I know our entire audience isn’t entrepreneurs, but for those who are, this episode is for you. As well, if you are genuinely curious how business, branding and start ups work, it’s a great conversation to listen in on.
I met our guest, Arielle Loren in 2015 when she attended my Wild Soul Movement retreat in Costa Rica. Ever since I’ve really enjoyed watching her business and trajectory evolve and we dove into all the parts in this conversation.
We talked about integrating larger social issues into business, which is what she’s been doing by focusing on the disparity between how funding gets allocated to the rest of the entrepreneur field vs what’s available to early stage, women of color founders.
She explained the difference between different types of funding, what “bootstrap mentality” means, and how to leverage and build credit and gain access to certain circles.
We explored where people waste their money in the early stages of running a business, the psychology and process to sales, working remotely, AND the role self care, focus and perspective play in running a sustainable business.
I also loved hearing about her various ventures over the years, living abroad, and how she landed in Miami as her current home base.
This is a rich and layered conversation. Enjoy and share!
About Arielle Loren:
Arielle Loren is the creator of the 100K Incubator and a Harvard-trained business strategist. After 10 years of consulting for top brands and startups, she is on a mission to help 1,000 black and brown women entrepreneurs get business funding and scale their companies to 100K+ in yearly sales by December 2019. Arielle’s client work, writing, and speaking gigs have been featured in FastCompany, TechCrunch, Huffington Post, SXSW, and NPR. She is a graduate of Harvard University, where she holds a master’s degree in Management and graduate certificate in Strategic Management. She also holds a graduate certificate in International Business Management from Georgetown University, and a bachelor’s degree in Social and Cultural Analysis and a certificate in Producing from New York University.
Connect with Arielle:
What You’ll Hear:
7:45 Arielle’s big truth in recognizing the discrepancy in business funding for women of color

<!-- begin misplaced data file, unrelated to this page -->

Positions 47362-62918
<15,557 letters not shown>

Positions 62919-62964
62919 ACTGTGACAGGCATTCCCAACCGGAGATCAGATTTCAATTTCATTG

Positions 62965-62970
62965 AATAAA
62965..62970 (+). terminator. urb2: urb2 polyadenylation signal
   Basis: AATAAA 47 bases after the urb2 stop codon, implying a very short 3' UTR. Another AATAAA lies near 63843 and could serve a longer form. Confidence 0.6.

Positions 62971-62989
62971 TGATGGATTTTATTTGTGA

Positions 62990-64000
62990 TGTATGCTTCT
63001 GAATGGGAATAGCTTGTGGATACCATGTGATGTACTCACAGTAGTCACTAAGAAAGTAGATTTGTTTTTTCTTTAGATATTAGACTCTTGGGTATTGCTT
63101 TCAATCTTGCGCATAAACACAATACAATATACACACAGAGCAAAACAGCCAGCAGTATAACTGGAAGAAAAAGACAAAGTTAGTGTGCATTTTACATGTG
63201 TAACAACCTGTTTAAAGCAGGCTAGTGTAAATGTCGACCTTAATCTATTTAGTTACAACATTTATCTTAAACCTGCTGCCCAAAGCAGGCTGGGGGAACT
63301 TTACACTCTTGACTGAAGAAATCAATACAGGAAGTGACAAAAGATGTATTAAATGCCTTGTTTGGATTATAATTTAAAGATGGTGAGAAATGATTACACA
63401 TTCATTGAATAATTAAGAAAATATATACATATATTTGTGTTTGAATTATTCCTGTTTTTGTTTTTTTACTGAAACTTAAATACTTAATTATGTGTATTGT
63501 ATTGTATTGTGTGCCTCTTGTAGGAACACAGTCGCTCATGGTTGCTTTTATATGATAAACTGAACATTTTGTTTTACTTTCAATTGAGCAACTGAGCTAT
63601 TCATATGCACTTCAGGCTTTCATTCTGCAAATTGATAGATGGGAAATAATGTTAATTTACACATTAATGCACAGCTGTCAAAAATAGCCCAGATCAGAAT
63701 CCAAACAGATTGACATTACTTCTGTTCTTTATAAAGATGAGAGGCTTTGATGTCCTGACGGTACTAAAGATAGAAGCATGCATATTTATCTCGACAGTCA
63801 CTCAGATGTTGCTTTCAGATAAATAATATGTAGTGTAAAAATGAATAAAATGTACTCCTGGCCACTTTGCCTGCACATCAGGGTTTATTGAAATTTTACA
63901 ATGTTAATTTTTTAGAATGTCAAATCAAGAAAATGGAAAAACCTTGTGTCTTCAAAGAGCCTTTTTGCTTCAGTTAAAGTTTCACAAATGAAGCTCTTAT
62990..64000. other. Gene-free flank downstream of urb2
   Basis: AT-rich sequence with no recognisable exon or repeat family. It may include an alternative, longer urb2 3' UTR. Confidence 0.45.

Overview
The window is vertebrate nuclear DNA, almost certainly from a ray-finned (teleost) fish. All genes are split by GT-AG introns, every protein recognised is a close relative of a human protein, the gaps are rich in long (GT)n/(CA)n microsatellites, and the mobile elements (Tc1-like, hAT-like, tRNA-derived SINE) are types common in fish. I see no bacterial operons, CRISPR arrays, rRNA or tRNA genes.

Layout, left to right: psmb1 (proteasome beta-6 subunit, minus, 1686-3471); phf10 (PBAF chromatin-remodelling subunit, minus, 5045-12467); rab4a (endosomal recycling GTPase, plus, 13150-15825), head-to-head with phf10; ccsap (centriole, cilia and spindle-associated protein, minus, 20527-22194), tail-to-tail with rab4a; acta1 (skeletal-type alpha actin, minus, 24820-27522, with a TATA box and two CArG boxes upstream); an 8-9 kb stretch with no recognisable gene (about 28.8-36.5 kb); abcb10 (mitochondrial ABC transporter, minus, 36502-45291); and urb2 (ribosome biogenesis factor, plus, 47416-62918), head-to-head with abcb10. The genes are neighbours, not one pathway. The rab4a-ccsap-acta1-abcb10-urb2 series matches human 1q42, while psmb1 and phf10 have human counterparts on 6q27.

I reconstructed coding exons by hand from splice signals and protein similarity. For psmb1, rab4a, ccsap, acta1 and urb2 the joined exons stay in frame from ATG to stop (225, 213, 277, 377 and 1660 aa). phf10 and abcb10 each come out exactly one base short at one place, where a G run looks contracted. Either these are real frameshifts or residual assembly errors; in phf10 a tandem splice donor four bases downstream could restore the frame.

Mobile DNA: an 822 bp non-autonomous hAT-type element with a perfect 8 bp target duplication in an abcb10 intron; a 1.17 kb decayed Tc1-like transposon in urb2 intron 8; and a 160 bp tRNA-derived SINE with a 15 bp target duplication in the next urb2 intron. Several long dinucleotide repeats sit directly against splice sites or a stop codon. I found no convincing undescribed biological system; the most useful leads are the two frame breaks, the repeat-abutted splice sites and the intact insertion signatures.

9:25 Discussion on the definition of funding for business
10:45 How women, particularly women of color, lag behind in funding opportunities
13:14 The drawback of following mentors who are predominantly white men
14:15 The unique challenges faced by women of color in pursuing their businesses
19:55 The most common ways that founders waste money in their businesses
24:49 Arielle’s origin story
28:30 The false narrative of the “overnight dream”
35:54 The benefits and pitfalls of working remotely
37:11 Thoughts on the transition from an office environment to working alone
40:20 The demographics of founders in Arielle’s practice
41:47 Thoughts on moving a business to a full-time venture
46:15 Arielle’s women’s sexuality magazine, Corset
50:08 Thoughts on cutting losses or walking away from a business or role
52:55 Arielle’s experiences living in Brazil, the Dominican Republic, and Miami
Click here to watch/listen or scroll upward to listen only:
“Less than 1% of black woman founders actually have received venture capital funding. Also only 34 black women founders have ever received over $1 million in venture funding.” – Arielle Loren
“Black women are the fastest growing demographic when it comes to starting businesses.” – Arielle Loren
“We’re starting businesses at a faster rate but our revenue isn’t going up which is a big problem.” – Arielle Loren
“Early on in my entrepreneur journey I was just assuming when people don’t talk about this, that everyone was better at business than me.” – Elizabeth DiAlto
“When you receive capital it needs to be put into customer acquisition.” – Arielle Loren
“I feel like I’m also cleaning up the mess of a lot of unqualified, dishonest biz coaches out there.” – Arielle Loren
“I just kind of got this very spiritual call that the knowledge I had accumulated over the last ten years was meant to serve women who were much earlier in their careers and who really needed the support and really needed the structure and really needed the education and resources and funding opportunities that I know how to get.” – Arielle Loren
“I never saw how the business could play a role to help correct some of these social issues and so that’s what I feel we get to do right now and I’m really excited about it.” – Arielle Loren
“Pay attention to the details because the strategy is always in the details.” – Arielle Loren
“This is one of the things that bugs me about some of this guru advice. ‘Leap and the net will appear’. That’s an easy piece of advice for people who might have access to safety nets. That’s really irresponsible to give to people who might not.” – Elizabeth DiAlto
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